A radical new approach combining archaeology, genetics and microscopy can reveal long-forgotten secrets of human diet, sanitation and movement from studying parasites in ancient poo, according to new Oxford University research. (2018-10-15)

Clues from a Somalian cavefish about modern mammals' dark past
After millions of years living in darkness, a species of blind cavefish has lost an ancient system of DNA repair. That DNA repair system, found in organisms including bacteria, fungi, plants, and most other animals, harnesses energy from visible light to repair DNA damage induced by ultraviolet (UV) light. The findings reported in journal Current Biology on Oct. 11 are intriguing in part because only placental mammals were previously known to lack this system. (2018-10-11)

How yeast cells detect genetic infections
ETH researchers studying yeast cells have discovered a surprisingly located new mechanism for detecting foreign genetic material -- whether from pathogens or environmental contamination -- and rendering it harmless. (2018-10-11)

Computational model links family members using genealogical and law-enforcement databases
The notion of using genetic ancestry databases to solve crimes recently crossed from hypothetical into credible when police used an online genealogical database to track down the alleged Golden State Killer, a serial criminal who terrorized much of California in the 1970s and 1980s. Now, in a study published Oct. 11 in Cell, researchers are reporting ways in which that type of inquiry could potentially be expanded. (2018-10-11)

New route of acquiring antibiotic resistance in bacteria is the most potent one to date
For the first time in 60 years, researchers at NUS Medicine and the University of Glasgow and colleagues have discovered a new mechanism of genetic transduction, the process by which bacteriophages transfer bacterial DNA between bacteria. As described in Science, this new mechanism (lateral transduction) is the most powerful to date, able to transfer large DNA stretches at high frequencies. It likely plays a major role in bacterial evolution and acquisition of antibiotic resistance. (2018-10-11)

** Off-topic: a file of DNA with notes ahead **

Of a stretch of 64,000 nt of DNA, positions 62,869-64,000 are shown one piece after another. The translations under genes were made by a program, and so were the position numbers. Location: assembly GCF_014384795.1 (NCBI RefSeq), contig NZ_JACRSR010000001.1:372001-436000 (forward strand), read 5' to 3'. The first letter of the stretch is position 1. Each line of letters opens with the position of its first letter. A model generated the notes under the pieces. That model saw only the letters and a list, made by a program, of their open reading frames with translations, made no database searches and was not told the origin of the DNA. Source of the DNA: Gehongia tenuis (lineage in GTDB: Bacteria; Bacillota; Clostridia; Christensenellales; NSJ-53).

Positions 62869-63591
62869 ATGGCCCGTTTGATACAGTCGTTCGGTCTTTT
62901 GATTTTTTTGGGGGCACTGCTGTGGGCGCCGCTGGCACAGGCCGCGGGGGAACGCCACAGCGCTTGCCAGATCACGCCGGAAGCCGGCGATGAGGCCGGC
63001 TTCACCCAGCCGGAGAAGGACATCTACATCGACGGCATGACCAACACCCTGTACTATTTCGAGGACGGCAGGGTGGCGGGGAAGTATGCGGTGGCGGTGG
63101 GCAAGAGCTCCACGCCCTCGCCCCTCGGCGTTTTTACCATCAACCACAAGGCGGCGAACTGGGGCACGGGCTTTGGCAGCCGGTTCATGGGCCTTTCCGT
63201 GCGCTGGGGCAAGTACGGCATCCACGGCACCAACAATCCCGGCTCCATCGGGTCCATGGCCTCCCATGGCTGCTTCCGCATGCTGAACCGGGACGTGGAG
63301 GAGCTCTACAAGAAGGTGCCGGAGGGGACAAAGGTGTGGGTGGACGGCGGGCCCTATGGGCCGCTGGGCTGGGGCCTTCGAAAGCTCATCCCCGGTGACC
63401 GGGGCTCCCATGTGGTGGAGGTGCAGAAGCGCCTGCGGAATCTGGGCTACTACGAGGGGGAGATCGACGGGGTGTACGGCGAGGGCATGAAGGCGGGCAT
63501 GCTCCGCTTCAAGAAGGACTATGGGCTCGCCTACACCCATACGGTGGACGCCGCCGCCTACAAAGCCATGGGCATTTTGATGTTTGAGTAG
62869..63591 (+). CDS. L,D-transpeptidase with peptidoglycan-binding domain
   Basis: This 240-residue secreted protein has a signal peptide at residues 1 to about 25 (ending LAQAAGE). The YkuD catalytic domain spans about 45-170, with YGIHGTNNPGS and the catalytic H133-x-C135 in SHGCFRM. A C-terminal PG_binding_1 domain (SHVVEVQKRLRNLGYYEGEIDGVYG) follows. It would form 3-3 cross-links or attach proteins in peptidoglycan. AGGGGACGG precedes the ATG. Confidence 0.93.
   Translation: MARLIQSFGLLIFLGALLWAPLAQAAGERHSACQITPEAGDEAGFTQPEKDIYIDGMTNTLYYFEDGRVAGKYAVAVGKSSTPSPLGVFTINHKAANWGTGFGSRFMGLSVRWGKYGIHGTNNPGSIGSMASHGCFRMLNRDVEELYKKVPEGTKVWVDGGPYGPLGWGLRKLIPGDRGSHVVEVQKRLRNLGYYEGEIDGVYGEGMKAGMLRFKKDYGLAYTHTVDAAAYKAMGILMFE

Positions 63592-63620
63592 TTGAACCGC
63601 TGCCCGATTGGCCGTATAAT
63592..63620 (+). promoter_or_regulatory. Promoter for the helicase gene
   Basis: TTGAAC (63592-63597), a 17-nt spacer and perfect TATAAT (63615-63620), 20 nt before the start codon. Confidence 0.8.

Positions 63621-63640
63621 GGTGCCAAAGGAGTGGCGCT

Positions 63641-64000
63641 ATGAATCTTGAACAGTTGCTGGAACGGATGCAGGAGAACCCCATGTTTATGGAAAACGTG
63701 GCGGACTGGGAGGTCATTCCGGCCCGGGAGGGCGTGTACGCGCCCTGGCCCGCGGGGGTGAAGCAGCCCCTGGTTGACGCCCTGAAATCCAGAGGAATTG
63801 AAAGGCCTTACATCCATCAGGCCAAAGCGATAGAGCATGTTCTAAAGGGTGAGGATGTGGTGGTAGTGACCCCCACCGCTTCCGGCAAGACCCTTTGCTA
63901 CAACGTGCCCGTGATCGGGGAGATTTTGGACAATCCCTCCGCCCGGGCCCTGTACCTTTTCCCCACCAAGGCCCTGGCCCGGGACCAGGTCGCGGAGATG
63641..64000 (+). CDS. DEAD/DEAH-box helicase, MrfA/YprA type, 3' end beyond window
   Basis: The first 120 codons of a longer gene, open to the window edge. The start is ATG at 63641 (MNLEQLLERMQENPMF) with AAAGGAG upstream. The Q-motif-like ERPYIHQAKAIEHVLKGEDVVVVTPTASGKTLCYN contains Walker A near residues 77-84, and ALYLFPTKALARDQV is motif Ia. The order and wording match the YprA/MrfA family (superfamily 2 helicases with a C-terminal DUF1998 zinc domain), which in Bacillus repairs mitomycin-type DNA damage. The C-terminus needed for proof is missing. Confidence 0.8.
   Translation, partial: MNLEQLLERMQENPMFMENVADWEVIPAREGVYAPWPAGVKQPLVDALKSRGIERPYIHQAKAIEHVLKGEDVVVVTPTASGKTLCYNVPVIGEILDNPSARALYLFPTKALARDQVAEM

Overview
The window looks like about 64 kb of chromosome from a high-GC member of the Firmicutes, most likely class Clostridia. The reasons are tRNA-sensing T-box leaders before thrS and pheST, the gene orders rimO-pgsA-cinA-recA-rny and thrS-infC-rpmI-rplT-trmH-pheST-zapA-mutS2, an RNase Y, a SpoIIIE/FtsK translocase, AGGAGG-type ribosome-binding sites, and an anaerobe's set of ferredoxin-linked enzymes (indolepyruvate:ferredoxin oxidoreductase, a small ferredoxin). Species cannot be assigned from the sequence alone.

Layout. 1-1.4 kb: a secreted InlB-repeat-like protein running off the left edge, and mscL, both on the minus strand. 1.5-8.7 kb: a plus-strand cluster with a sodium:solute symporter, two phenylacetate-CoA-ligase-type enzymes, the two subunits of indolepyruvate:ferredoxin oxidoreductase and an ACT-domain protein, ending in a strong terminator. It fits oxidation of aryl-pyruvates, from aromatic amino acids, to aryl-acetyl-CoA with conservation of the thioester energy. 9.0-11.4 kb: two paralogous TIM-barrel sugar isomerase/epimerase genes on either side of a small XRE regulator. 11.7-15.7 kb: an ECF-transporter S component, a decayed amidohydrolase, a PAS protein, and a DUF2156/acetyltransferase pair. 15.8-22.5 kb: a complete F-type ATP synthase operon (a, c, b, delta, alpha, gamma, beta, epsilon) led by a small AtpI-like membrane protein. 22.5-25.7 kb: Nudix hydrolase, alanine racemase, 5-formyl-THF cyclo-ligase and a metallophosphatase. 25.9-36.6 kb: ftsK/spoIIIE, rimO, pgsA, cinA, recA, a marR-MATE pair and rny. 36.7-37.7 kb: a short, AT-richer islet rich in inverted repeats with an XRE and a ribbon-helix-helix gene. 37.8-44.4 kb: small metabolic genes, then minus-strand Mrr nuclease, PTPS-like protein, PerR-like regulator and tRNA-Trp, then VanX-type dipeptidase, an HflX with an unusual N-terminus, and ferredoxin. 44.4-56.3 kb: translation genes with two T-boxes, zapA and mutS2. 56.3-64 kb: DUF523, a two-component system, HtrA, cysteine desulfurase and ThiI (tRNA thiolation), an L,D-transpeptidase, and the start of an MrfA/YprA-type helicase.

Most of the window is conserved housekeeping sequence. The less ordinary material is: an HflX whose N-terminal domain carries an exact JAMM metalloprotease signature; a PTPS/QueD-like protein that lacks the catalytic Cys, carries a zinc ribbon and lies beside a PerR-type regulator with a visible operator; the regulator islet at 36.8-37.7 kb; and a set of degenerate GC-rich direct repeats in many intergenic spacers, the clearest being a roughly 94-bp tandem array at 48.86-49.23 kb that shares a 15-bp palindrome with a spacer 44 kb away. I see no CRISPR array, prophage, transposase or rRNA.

Crime and privacy: Using consumer genomics to identify anonymous individuals
Over 60 percent of individuals in the US with European ancestry -- including those that have not undergone genetic testing themselves -- can be identified through their DNA using data from open genetic genealogy databases, a new study reports. (2018-10-11)

Bacterial DNA gets passed around in viral packages -- in greater amounts than previously
Bacteria's ability to exchange genes amongst each other may occur more frequently and involve the transfer of even more genetic material than previously believed, a new study suggests. (2018-10-11)

Mayo Clinic researchers identify gene types driving racial disparities in myeloma
Researchers at Mayo Clinic have identified three specific gene types that account for a known two-to-three-fold increase in myeloma diagnoses among African-Americans. Researchers also demonstrated the ability to study race and racial admixture more accurately using DNA analysis. The findings were published today in Blood Cancer Journal. (2018-10-10)

There's a better way to decipher DNA's epigenetic code to identify disease
A new method for sequencing the chemical groups attached to the surface of DNA is paving the way for better detection of cancer and other diseases in the blood. These chemical groups mark one of the four DNA 'letters' in the genome, and it is differences in these marks along DNA that control which genes are expressed or silenced. (2018-10-08)

Genes responsible for difference in flower color of snapdragons identified
Snapdragons are tall plants, and flower in a range of colors. In Spain, where snapdragons grow wild, these flower colors show a remarkable pattern: areas of magenta and yellow blooming flowers are separated by just a two kilometer long stretch in which flower colors mix. Writing in today's edition of PNAS, scientists report that they investigate the causes of this pattern and identified the genes responsible for flower color difference from DNA sequence data. (2018-10-08)